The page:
Even the regulars at Roland Garros must have SOME sense that Schiavone might be two days from joining the likes of Justine Henin as a player forever identified as a special player around whose heart this tournament will forever be intertwined. That said, there was an odd little moment during her match today during which Schiavone WAS reminded that she was a visitor to Paris. In the fourth game of the match, the Italian heard a few boos directed at her from the stands when she approached the chair umpire to discuss something. Though they had no idea what the discussion was about, the thought of the dissenters was obviously that she was complaining about some aspect of Bartoli's on-court machinations (the Pasty WAS later warned for taking too long to serve). As Schiavone walked back to the base, the wry, "but I thought you loved me" smile on her face was priceless. There were no hard feelings, though. The denizens of Paris can't help but fall rapturously in love with the work of someone who's so obviously comfortable in their company, and Francesca understands that sometimes the locals just have to show that they have the back of one of "their own," too.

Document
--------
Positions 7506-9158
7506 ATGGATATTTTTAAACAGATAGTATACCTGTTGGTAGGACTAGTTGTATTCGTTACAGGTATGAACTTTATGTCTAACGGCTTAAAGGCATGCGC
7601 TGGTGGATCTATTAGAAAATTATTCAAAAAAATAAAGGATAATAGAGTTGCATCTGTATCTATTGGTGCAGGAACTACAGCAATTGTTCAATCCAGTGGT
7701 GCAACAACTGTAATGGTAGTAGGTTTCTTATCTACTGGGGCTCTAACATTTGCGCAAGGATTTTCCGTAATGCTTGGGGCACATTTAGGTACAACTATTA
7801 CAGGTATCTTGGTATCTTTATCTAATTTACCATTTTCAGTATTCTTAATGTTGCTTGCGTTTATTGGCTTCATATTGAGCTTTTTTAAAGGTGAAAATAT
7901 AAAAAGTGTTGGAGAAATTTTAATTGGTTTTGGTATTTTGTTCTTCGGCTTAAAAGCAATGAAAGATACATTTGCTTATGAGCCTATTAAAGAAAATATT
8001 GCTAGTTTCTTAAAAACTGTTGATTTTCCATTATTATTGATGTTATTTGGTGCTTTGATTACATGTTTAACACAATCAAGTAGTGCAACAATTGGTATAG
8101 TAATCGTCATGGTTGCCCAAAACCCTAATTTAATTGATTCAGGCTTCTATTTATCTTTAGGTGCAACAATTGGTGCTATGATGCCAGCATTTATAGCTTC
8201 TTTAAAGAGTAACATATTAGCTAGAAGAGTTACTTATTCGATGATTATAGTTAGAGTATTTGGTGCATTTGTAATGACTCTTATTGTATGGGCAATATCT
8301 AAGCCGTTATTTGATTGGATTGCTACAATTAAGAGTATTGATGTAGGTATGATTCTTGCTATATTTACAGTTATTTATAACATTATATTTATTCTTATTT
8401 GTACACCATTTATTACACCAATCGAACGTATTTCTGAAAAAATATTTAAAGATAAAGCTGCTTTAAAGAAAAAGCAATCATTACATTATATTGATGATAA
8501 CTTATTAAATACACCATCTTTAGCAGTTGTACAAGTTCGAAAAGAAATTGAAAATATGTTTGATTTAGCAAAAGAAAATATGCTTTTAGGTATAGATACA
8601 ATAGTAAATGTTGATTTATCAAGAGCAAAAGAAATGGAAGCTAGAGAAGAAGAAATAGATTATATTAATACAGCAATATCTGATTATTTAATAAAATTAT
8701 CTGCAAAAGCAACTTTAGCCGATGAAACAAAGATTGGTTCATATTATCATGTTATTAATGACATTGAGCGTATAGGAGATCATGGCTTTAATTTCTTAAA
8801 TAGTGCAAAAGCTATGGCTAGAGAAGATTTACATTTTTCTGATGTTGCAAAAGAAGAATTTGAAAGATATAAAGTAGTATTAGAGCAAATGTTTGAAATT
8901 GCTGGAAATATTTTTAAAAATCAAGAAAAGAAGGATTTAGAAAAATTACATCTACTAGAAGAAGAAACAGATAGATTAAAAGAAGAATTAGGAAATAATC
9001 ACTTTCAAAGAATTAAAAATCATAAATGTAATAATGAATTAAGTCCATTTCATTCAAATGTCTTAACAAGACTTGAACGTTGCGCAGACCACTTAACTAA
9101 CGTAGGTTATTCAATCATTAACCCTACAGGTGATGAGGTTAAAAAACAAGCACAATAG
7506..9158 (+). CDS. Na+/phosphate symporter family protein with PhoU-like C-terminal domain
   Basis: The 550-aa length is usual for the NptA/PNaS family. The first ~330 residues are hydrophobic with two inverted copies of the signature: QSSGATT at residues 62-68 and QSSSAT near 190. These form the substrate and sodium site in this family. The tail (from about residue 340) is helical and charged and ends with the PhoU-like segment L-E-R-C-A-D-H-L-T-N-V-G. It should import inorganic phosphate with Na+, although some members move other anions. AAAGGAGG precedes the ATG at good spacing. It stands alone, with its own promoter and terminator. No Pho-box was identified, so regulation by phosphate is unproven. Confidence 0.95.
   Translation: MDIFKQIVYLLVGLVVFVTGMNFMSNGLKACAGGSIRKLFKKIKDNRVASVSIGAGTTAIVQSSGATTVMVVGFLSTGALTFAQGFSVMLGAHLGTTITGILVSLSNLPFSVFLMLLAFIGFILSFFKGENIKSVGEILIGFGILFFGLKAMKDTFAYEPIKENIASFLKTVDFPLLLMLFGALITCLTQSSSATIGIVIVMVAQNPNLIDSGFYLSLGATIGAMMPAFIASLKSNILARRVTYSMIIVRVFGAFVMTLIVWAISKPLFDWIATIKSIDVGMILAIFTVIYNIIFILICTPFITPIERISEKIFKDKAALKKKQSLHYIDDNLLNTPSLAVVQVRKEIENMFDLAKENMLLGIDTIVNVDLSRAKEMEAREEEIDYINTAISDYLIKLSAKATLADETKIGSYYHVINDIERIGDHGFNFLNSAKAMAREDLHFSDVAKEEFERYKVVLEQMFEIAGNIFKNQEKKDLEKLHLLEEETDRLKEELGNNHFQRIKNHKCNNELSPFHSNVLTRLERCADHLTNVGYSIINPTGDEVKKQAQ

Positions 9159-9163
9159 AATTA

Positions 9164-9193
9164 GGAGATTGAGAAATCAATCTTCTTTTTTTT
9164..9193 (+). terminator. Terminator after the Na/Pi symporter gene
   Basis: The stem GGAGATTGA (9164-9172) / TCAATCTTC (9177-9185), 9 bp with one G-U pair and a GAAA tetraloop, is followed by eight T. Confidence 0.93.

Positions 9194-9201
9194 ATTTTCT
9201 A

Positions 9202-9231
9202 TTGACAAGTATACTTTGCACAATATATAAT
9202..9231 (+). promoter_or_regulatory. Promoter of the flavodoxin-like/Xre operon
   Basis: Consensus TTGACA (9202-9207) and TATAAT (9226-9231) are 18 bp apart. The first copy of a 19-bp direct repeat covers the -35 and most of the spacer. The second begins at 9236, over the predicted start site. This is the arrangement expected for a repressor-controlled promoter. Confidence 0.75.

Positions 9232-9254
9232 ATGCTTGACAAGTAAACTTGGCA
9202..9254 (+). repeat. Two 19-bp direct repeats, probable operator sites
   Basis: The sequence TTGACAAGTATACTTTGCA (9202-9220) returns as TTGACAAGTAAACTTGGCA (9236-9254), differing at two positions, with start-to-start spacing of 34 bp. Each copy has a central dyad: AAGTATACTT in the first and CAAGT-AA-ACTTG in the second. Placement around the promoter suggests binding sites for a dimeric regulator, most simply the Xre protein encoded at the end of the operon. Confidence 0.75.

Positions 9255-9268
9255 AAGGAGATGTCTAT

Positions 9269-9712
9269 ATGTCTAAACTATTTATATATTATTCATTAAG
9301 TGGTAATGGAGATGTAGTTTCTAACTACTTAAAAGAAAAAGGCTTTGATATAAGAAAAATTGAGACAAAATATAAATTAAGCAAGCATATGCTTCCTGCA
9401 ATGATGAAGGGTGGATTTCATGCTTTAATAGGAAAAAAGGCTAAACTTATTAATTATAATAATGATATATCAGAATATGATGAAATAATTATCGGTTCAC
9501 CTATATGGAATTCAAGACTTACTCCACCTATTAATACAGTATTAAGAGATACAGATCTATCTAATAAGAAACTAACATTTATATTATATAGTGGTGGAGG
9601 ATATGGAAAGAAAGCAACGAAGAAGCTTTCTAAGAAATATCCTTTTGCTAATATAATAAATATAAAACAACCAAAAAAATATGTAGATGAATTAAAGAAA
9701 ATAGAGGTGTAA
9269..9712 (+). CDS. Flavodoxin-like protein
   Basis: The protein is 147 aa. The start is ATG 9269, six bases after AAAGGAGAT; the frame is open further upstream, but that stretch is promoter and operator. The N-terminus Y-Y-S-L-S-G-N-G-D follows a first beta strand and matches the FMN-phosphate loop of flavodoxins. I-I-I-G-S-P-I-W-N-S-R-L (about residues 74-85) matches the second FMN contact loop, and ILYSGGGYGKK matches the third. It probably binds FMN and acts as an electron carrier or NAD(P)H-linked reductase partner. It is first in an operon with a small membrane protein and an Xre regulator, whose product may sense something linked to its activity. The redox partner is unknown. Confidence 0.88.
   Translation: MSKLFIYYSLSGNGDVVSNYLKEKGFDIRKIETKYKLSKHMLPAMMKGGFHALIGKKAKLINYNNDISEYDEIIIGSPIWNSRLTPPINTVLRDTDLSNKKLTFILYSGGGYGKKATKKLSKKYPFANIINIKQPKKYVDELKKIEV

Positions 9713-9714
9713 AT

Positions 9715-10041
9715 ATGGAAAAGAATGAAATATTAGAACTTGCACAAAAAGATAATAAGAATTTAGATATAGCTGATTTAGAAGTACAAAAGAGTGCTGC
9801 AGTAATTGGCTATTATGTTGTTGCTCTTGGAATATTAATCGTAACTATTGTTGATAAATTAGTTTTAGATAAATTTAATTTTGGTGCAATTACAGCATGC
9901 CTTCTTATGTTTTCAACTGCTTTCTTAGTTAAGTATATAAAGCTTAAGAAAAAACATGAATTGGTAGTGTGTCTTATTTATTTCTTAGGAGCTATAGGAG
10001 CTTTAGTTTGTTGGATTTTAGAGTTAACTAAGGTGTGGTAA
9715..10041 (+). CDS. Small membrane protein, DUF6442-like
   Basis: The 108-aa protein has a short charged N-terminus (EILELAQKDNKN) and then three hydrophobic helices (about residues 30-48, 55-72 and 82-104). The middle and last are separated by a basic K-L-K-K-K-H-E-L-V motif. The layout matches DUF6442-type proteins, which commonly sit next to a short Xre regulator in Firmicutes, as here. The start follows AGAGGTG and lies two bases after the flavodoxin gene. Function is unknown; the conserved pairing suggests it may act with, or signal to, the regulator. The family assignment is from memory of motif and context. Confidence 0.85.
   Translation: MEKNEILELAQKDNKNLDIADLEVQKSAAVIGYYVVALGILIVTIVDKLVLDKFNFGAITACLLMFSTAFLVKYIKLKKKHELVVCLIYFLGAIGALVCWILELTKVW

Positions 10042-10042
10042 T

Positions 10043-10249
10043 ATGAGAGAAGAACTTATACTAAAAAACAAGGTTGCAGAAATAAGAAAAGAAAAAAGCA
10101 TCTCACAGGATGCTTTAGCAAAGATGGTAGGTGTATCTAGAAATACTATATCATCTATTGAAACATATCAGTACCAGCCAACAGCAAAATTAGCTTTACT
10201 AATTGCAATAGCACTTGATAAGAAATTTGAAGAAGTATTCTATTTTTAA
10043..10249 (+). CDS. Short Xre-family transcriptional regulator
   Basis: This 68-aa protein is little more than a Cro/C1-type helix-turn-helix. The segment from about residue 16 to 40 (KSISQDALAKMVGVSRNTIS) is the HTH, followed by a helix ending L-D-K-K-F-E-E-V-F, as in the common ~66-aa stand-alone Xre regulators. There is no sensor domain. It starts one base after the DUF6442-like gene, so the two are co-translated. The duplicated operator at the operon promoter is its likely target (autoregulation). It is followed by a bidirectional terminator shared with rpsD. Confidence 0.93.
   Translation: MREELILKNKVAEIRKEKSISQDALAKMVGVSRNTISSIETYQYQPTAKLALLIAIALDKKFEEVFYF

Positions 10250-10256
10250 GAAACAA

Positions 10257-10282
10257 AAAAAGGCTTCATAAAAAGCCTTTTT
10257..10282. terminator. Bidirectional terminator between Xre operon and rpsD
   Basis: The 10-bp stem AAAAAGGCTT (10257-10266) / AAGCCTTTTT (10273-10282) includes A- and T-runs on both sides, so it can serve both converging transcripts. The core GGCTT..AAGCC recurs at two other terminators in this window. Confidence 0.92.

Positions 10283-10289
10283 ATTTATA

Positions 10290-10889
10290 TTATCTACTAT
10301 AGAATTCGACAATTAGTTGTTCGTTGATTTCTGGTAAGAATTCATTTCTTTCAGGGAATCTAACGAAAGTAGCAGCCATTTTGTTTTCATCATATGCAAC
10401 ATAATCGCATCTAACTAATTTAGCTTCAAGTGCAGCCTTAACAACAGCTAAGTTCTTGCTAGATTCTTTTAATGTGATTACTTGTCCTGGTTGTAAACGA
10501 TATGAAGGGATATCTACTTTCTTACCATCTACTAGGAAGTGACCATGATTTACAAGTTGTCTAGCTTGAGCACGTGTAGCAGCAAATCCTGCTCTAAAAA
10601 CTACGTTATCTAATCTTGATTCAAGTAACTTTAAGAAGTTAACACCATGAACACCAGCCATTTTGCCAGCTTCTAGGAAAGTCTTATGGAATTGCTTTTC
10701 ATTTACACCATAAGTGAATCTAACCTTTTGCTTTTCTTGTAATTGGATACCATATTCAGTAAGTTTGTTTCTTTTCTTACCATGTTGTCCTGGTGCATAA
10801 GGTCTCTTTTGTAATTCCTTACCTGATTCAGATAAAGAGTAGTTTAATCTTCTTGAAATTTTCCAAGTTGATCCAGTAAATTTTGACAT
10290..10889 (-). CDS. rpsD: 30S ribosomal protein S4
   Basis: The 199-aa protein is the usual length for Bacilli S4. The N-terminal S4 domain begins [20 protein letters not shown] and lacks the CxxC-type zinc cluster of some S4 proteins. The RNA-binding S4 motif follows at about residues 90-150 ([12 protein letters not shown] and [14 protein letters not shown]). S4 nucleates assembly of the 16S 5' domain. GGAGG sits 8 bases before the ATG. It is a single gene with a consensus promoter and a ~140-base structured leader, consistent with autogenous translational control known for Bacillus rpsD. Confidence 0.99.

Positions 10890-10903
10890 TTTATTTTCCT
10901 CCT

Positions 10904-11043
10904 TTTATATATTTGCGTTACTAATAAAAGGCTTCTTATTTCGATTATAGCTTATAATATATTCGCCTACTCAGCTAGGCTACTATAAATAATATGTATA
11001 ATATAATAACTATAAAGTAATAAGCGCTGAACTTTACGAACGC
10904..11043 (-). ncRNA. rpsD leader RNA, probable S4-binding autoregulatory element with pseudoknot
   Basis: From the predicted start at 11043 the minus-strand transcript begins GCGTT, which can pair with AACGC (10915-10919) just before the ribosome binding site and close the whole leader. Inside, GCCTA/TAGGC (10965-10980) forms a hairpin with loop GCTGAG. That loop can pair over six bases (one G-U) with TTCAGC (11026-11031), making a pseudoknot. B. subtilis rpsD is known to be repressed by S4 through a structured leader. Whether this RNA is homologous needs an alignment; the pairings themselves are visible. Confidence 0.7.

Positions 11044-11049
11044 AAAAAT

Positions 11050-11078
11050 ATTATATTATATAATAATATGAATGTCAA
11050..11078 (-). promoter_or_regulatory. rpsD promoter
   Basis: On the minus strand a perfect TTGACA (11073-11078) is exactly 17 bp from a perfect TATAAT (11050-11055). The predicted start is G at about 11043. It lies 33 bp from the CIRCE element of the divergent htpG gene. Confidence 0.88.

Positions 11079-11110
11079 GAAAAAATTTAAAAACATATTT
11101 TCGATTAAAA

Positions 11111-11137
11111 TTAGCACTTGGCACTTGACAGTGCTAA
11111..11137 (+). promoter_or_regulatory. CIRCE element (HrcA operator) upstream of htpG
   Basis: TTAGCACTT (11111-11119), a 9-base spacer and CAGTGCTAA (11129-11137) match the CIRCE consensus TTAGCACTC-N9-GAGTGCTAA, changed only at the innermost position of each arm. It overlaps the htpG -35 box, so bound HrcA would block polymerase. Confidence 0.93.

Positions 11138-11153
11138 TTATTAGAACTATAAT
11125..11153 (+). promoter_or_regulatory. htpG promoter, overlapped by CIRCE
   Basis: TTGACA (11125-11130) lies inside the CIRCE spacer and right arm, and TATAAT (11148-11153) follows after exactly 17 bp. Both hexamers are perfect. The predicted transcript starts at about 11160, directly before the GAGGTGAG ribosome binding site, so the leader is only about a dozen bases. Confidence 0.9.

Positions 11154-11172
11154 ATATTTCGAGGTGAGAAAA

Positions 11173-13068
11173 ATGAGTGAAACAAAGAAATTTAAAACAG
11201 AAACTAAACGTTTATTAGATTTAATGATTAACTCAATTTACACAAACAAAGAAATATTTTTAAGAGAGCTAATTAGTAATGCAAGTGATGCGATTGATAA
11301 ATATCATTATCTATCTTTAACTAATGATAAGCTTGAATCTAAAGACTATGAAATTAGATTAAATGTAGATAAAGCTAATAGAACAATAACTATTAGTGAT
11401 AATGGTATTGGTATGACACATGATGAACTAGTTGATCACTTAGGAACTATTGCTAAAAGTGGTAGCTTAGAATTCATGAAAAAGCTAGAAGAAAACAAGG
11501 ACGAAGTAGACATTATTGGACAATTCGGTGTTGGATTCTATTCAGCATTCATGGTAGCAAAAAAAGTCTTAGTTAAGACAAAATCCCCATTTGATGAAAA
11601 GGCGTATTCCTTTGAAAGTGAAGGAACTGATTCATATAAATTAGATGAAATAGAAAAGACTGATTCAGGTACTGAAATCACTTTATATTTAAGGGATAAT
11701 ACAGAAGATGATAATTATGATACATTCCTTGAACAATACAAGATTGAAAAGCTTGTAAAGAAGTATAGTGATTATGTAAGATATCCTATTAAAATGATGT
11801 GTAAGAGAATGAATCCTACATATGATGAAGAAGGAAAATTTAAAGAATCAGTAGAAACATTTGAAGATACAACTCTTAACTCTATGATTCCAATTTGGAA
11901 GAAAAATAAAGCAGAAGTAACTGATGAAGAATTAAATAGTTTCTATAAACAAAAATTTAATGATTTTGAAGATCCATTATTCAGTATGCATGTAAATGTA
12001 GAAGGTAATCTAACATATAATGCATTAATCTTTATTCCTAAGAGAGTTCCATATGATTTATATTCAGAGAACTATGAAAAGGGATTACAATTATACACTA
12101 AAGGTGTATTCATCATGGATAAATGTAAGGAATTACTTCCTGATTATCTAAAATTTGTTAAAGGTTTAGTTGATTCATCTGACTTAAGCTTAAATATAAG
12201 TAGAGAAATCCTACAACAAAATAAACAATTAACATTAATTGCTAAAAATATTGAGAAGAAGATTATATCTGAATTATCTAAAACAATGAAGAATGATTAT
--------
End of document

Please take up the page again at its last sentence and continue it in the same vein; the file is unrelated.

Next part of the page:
Schiavone knows she's been tapped by the Tennis Gods' collective "lucky stick." I mean, how often is it that an artist can be beloved and appreciated for their skills and passion while they're still alive to experience it? In two days time, Schiavone could find herself in rare company indeed.

Just don't tell Na.

* - Thanks again, Søren.

...the first champion of this RG was crowned after the Mixed Doubles final -- and it's Casey Dellacqua and Scott Lipsky! The pair defeated top-seeded Katarina Srebotnik and Nenad Zimonjic to claim their first career slam crowns. So, Srebotnik misses out (at least for now) on getting her sixth career Mixed Doubles slam title, a total which would have tied her with Margaret Court for third on the all-time Open Era list, behind only Martina Navratilova and Billie Jean King.